My sister has many undated pictures of people visiting 13 Maple Street, eating in the not-very-large backyard. So it was some sort of cultural mecca. What was THAT all about?

I’ve just seen the 1950 Census

It shows Edward, 47, as head of household, naturally(!), because he was the eldest male; he was a truck driver. Adenia, 42, was a stitcher. Gert, 52, was now listed as separated from Clarence (d. 1958) and not working outside the home. Trudy, 22, is a shipping clerk. She married Les Green, 23, on March 12, 1950; he was a cleaner doing remodeling work.

Eventually, in 1950, my parents-to-be moved into 5 Gaines Street, about six blocks away. It was owned by Gert and presumably her siblings.

I enter the picture

I was born in 1953. In 1958, when I was going to kindergarten, I was supposed to attend Oak Street School. Since my mother worked outside the home, at McLean’s department store, it was determined that 13 Maple Street would be my school address so that I could go there at lunch and after school, tended to by Gert and Deana. Ed had moved out by then.

Deana was cool. We’d play 500 rummy and Scrabble. I taught her canasta, which Grandma Green had shown me.

Gert was a pain. She would tell stories, but it was difficult following them or believing how much, if any, was true. She would indicate that we should not go near this person, who turned out to be a relative. Worse, she forbid her adult daughter and us to see her brother Ed because he was living with a woman, Edna, who was not his wife. After Ed died in 1970, my strongest memory was of Gert and Edna crying on each other’s shoulders at the funeral.


There were “bad men” lurking in the Oak Street underpass, we were told. The boogie man existed.  When I washed the dishes, which I did at home regularly, she told me I shouldn’t because it wasn’t manly. This was one of the several times that Deana said to Gert, “Leave the boy alone!” When Deana died in 1966, I was devastated.

My mother was in a tug-of-war between her mother and her husband, which I alluded to here. Dad clearly did not like Gert. One time, we were having dinner, and someone asked Gert if she wanted some peas. She said, “I’ll have a couple.” My father put two peas on her plate. It was shocking and bite-your-lip funny and may explain why I can be such a literalist.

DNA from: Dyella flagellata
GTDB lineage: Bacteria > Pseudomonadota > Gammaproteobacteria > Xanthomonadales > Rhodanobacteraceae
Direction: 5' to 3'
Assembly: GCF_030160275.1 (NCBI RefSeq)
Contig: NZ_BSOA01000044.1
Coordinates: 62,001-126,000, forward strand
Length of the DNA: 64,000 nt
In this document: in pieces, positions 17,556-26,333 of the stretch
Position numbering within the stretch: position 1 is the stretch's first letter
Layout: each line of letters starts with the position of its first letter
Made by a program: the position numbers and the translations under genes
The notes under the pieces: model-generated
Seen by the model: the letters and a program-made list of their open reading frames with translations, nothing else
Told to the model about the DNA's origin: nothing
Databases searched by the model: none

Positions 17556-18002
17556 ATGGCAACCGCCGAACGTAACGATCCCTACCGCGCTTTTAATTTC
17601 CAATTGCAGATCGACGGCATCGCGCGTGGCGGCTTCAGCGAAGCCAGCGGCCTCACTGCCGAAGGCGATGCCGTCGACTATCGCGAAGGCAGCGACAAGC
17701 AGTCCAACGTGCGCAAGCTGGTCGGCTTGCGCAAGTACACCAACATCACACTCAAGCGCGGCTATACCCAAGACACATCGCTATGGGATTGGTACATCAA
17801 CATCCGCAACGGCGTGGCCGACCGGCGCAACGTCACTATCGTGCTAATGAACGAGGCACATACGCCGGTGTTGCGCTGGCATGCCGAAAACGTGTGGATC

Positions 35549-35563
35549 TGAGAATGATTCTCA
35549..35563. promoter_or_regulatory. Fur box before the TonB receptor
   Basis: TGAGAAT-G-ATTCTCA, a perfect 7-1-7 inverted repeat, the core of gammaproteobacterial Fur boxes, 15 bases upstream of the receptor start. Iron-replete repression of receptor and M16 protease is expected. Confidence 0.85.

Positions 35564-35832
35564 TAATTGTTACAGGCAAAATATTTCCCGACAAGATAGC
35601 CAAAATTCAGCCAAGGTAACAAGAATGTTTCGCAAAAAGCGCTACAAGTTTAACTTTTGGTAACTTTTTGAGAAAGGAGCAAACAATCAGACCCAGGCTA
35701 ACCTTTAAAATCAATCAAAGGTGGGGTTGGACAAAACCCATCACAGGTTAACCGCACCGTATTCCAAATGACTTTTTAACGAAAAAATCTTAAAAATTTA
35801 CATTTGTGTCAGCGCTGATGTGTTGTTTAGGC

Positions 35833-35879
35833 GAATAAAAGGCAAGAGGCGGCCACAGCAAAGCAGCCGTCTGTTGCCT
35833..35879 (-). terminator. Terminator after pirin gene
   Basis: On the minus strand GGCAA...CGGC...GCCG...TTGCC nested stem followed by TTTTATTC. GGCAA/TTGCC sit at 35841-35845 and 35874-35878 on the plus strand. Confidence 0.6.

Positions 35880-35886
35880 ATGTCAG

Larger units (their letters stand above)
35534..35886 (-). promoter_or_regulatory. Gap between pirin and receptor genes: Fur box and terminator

Mom’s first cousin Frances Beal, Ernie’s daughter, tells a Gert story here, in the fifth paragraph from the end.


When my parents and baby sister Marcia moved to Charlotte, NC, it became clear to everyone except Gert that Gert needed to move down with her daughter and son-in-law. She had a coal stove, which required going to the basement to shovel the coal into pails and carry it up rickety steps. I did this a lot as a kid, which I oddly enjoyed.

It was the task of sister Leslie and me to take Gert to Charlotte. She railed against it. Where would she get stockings? “They sell stockings in North Carolina.”

She lived in Charlotte until she died on Super Bowl Sunday in 1982. She was cremated in Charlotte but buried at Spring Forest Cemetery in Binghamton, less than 100 meters from 13 Maple Street.

I did love Gert, I believe. But I didn’t always like her.

Personal History: Sunday Stealing

Who Knows Where The Time Goes

daughter, wife, niece, sister, sister, niece (Feb 2011)

This week’s Sunday Stealing is called Personal History, an interesting topic.

1. What would you like people to know about your mother?

I was thinking about this a lot this week. My father was the more outgoing and visible member of the couple. But I doubt they would have been been able to pay the bills if it wasn’t for my mom.

She was a bookkeeper at McLean’s Department Store in Binghamton, NY, then worked at Columbia Gas, not even a block away. When she moved to Charlotte, NC, she was a teller at First Union Bank, which eventually was swallowed by Wells Fargo. I probably got my love of numbers from her. When I told her we were learning base 2, which we were told was the basis of computers, she was clearly excited.